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11
Uranium Recovery and Remediation of Uranium Mill Tailings: Russian and U.S. Experience

James H. Clarke and Frank L. Parker, Vanderbilt University

INTRODUCTION

Recovery of uranium using conventional mining—open pit and underground—to excavate the ore and chemical processing to extract the uranium from the ore generates large volumes of solid and liquid material (uranium mill tailings, or UMT). These wastes are typically collected and stored in ponds, although there has been some effort to replace them in the excavated areas. If left uncovered, UMT constituents can be released to the atmosphere and transported to surface waters and groundwater through erosion and leaching, respectively. Remediation-reclamation approaches either keep the tailings covered with water, leave the dewatered tailings in the ponds or piles, or place them in prepared near-surface or surface pits with drainage and covers to reduce the erosion, resuspension, and leaching of the tailings.

Until the mid-1970s, uranium was recovered exclusively through conventional mining approaches (underground mines and open-pit mining) in the United States. The first commercial application of in situ recovery and in situ leach (ISL) techniques that used chemical agents to extract the uranium through an array of injection and recovery wells was in 1975. Use of this technology increased as it gained a cost advantage, and now most uranium in the United States is recovered using ISL. In situ approaches have the advantage of eliminating large volumes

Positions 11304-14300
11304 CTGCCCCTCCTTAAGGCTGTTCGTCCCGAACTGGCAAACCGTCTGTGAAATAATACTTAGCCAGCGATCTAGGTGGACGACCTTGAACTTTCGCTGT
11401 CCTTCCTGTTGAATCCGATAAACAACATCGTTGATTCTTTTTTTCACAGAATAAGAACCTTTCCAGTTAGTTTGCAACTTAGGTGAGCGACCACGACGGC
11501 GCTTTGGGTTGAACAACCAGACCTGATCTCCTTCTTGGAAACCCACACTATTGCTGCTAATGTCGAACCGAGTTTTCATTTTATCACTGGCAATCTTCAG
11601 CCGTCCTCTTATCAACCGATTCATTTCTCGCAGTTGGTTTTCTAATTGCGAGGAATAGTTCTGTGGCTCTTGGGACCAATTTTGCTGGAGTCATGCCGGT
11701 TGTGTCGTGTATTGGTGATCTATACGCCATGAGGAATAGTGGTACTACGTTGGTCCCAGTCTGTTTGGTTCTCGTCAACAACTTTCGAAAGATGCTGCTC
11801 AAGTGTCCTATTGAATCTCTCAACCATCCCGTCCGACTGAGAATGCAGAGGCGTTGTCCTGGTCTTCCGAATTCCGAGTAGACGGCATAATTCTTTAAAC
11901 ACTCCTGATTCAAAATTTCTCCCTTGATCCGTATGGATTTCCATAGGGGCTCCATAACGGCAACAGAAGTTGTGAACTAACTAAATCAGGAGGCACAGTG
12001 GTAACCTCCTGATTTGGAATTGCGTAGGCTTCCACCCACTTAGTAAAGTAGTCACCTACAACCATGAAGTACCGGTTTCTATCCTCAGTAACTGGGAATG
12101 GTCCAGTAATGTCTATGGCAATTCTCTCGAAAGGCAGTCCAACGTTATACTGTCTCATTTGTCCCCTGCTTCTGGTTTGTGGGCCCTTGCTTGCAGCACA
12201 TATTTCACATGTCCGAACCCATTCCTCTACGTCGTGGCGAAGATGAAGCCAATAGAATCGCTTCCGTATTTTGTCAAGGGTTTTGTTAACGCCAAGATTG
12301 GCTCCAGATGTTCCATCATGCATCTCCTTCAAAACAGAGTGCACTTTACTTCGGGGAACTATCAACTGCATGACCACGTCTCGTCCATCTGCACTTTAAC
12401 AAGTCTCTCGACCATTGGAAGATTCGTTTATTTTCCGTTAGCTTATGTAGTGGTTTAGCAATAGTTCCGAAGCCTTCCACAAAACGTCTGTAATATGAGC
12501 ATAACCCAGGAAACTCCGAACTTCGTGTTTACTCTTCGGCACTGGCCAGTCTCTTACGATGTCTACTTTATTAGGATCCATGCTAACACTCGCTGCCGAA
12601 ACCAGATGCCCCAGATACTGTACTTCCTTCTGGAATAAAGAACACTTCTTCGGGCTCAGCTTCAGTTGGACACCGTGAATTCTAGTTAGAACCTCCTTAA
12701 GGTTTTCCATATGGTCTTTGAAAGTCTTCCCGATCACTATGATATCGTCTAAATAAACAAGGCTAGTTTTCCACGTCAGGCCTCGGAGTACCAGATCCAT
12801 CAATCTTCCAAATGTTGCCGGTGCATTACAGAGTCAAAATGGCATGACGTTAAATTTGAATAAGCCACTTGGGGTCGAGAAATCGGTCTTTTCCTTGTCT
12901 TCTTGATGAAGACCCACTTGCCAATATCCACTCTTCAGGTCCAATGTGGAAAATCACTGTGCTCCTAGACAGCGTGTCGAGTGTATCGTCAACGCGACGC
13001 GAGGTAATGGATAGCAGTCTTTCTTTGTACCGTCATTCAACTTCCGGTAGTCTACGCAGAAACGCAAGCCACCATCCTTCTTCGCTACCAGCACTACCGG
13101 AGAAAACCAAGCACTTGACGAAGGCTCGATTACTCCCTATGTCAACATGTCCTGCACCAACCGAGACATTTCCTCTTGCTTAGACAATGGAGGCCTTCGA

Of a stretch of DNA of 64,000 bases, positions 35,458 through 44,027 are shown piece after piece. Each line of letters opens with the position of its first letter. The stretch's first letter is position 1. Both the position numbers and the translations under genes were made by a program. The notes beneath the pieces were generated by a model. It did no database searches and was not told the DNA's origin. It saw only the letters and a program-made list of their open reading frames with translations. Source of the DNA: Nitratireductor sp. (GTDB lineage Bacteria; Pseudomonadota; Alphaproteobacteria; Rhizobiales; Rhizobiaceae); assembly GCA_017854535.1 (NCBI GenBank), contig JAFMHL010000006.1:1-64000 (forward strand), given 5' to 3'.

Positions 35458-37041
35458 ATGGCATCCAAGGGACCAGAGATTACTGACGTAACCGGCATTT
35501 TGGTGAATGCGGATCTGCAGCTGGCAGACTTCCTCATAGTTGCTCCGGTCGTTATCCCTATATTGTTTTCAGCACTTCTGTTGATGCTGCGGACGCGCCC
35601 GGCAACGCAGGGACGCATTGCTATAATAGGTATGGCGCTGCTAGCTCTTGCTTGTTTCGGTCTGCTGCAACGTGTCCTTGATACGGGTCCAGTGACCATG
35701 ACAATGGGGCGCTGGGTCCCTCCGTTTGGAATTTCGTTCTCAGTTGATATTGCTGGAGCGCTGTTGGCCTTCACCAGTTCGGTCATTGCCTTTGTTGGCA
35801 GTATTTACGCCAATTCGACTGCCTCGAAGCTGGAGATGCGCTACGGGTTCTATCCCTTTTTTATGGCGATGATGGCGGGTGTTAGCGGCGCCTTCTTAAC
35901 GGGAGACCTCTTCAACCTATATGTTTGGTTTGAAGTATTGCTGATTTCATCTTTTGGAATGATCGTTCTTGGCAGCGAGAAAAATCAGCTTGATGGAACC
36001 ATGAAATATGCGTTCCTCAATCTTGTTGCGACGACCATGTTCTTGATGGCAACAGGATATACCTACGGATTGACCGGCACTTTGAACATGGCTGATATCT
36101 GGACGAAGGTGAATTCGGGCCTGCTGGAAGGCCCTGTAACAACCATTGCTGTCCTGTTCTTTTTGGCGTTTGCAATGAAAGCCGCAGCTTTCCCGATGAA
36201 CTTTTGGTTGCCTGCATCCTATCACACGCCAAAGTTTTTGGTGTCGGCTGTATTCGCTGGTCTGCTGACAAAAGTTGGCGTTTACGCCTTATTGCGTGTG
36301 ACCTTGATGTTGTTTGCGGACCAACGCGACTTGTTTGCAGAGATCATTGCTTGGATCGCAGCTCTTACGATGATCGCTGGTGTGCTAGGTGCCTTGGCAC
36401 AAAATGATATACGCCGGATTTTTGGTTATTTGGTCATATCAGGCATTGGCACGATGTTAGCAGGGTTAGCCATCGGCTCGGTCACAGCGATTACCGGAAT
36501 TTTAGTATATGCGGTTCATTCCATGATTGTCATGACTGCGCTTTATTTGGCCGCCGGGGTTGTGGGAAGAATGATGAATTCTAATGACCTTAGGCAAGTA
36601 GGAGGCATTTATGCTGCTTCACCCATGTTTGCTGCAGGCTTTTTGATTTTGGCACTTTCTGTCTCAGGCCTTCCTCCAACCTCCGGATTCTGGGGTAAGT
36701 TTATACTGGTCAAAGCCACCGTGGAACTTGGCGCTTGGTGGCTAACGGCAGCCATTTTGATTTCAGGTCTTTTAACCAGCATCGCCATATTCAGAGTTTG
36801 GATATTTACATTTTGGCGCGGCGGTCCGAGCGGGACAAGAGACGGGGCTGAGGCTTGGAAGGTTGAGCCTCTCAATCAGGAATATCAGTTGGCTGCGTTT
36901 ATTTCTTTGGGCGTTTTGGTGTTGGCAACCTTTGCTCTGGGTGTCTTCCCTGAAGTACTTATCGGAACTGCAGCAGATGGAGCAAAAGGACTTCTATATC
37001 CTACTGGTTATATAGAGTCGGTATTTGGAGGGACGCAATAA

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11 Uranium Recovery and Remediation of Uranium Mill Tailings: Russian and U.S. Experience James H. Clarke and Frank L. Parker, Vanderbilt Uniersity INTRODUCTION Recovery of uranium using conventional mining—open pit and under- ground—to excavate the ore and chemical processing to extract the uranium from the ore generates large volumes of solid and liquid material (uranium mill tailings, or UMT). These wastes are typically collected and stored in ponds, al- though there has been some effort to replace them in the excavated areas. If left uncovered, UMT constituents can be released to the atmosphere and transported to surface waters and groundwater through erosion and leaching, respectively. Remediation-reclamation approaches either keep the tailings covered with water, leave the dewatered tailings in the ponds or piles, or place them in prepared near- surface or surface pits with drainage and covers to reduce the erosion, resuspen- sion, and leaching of the tailings. Until the mid-1970s, uranium was recovered exclusively through conven- tional mining approaches (underground mines and open-pit mining) in the United States. The first commercial application of in situ recovery and in situ leach (ISL) techniques that used chemical agents to extract the uranium through an array of injection and recovery wells was in 1975. Use of this technology increased as it gained a cost advantage, and now most uranium in the United States is recovered using ISL. In situ approaches have the advantage of eliminating large volumes